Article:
In the case where the voltage output from the fuel cell 110 to the fuel cell converter 120 is to be boosted after the changeover of the operating state of the fuel cell system 100 from the intermittent operation to the ordinary operation, when a duty ratio D1 calculated by Mathematical Formula I given below is greater than a duty ratio D2 calculated by Mathematical Formula II given below, the FC-ECU 180 is configured to cause the fuel cell converter 120 to boost the voltage output from the fuel cell 110 at the duty ratio D2.

$[Math.⁢1]⁢D⁢⁢1=1-VltrgVH(I)$

where VH (V) denotes a value of the output voltage that is output from the fuel cell converter 120, and Vltrg (V) denotes an estimated value of the voltage that is output from the fuel cell 110.

$[Math.⁢2]⁢D⁢⁢2=1-(Vl+Vlmrg)Vhul(II)$

where Vl (V) denotes a measured value of the voltage of the fuel cell 110 by the voltage sensor 115, Vlmrg (V) denotes a correction amount of the measured value Vl, and Vhul (V) denotes a predetermined upper limit value of the output voltage.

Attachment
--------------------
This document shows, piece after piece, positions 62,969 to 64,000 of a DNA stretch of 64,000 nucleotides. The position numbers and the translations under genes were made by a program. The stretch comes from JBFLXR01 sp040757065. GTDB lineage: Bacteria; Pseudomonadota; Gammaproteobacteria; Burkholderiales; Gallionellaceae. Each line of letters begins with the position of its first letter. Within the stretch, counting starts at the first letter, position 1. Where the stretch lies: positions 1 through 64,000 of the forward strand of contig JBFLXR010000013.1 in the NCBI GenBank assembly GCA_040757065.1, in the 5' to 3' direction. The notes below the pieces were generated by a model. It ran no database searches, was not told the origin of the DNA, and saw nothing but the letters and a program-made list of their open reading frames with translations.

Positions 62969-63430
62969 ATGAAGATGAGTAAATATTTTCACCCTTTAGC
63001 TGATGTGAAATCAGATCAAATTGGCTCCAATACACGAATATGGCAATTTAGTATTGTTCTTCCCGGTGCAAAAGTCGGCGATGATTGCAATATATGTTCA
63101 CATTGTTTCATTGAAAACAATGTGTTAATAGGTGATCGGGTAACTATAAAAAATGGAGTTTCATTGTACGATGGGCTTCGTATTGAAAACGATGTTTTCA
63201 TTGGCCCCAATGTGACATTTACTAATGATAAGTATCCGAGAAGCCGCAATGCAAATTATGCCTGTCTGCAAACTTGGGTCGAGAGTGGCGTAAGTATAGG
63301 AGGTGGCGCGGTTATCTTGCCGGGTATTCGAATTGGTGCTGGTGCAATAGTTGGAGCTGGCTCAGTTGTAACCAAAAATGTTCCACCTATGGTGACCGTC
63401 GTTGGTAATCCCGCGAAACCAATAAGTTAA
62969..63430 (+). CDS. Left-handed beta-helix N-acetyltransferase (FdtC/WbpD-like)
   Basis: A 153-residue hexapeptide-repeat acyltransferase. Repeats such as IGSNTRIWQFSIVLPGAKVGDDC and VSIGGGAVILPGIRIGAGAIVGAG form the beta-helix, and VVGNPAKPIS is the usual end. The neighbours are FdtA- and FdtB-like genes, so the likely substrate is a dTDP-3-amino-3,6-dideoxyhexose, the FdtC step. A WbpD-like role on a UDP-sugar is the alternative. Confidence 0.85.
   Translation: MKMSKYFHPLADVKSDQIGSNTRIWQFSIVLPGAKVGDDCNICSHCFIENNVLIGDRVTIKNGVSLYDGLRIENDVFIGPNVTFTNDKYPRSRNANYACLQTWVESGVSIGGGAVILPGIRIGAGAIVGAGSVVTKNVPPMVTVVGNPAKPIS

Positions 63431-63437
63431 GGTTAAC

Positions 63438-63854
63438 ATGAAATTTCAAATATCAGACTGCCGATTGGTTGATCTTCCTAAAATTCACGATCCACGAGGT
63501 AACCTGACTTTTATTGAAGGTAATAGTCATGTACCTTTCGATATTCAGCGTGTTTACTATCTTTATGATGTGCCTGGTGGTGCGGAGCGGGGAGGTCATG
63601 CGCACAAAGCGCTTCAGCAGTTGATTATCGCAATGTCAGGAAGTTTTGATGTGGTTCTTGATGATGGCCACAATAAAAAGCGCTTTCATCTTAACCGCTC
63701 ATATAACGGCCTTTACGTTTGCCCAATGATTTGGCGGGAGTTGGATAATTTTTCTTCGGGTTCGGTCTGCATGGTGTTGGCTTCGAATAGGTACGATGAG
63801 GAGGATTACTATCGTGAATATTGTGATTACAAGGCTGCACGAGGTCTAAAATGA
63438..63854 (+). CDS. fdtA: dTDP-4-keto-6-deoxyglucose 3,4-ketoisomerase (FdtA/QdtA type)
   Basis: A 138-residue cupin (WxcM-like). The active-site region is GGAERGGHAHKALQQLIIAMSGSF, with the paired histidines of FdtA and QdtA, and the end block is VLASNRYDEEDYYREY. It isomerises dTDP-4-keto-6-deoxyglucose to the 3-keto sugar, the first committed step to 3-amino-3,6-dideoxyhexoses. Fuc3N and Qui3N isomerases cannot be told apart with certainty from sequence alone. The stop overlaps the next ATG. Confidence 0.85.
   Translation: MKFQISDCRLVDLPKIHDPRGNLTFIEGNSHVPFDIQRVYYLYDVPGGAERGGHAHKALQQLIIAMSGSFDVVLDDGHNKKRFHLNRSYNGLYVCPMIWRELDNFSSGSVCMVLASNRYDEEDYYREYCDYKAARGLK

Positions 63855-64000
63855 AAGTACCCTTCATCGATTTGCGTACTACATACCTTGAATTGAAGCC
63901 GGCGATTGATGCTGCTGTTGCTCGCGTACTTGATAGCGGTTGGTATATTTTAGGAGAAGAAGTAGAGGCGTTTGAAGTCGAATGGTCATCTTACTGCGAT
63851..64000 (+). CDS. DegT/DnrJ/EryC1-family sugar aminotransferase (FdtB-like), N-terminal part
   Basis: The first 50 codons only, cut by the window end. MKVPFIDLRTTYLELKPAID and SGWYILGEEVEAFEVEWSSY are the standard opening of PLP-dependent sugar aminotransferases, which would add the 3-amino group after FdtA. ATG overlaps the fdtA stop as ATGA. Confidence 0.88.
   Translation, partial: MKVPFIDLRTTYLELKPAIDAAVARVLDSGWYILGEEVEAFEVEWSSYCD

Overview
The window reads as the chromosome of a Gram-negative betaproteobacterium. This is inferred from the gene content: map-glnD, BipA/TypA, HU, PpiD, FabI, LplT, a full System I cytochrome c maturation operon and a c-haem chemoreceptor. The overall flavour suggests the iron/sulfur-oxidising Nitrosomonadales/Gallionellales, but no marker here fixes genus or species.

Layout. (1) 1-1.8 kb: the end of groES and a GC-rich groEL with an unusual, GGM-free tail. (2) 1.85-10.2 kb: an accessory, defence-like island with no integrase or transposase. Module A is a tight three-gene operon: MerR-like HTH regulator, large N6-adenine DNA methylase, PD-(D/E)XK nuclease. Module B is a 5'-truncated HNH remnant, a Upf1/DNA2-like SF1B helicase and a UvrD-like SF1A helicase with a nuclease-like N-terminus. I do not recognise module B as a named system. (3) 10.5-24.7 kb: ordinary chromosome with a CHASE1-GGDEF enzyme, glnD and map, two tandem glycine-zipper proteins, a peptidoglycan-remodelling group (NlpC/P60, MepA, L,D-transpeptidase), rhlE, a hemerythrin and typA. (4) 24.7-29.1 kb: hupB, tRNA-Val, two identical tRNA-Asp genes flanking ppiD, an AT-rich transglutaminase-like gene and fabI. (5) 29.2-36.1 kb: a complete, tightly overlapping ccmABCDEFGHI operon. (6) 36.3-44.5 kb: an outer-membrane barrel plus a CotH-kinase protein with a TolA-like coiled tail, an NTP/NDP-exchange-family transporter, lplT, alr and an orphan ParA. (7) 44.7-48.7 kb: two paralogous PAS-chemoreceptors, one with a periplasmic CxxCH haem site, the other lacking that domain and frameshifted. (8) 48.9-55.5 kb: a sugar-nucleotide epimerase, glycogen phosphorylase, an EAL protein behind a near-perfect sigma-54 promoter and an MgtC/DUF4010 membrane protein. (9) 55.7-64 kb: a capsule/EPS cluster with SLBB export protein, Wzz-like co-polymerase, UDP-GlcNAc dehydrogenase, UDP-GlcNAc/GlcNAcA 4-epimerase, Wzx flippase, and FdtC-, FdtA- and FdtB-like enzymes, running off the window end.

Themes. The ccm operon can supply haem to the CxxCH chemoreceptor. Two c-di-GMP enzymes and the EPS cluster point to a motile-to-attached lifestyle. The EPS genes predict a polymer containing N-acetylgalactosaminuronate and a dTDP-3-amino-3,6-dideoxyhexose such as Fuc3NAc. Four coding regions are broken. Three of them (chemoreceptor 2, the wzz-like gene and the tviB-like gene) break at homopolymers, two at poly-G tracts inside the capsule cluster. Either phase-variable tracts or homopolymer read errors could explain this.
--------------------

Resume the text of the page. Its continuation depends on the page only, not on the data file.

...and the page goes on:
In the case where the voltage output from the fuel cell 110 to the fuel cell converter 120 is to be boosted after the changeover from the intermittent operation to the ordinary operation, when the duty ratio D1 is equal to or less than the duty ratio D2, on the other hand, the FC-ECU 180 is configured to cause the fuel cell converter 120 to boost the voltage output from the fuel cell 110 at the duty ratio D1.

The duty ratio D1 denotes a duty ratio used to boost the estimated value Vltrg of the voltage that is output from the fuel cell 110 to the value VH of the output voltage that is output from the fuel cell converter 120.

The duty ratio D2 denotes a duty ratio used to correct the measured value Vl of the voltage of the fuel cell 110 by the voltage sensor 115 and boost the voltage to the upper limit value Vhul.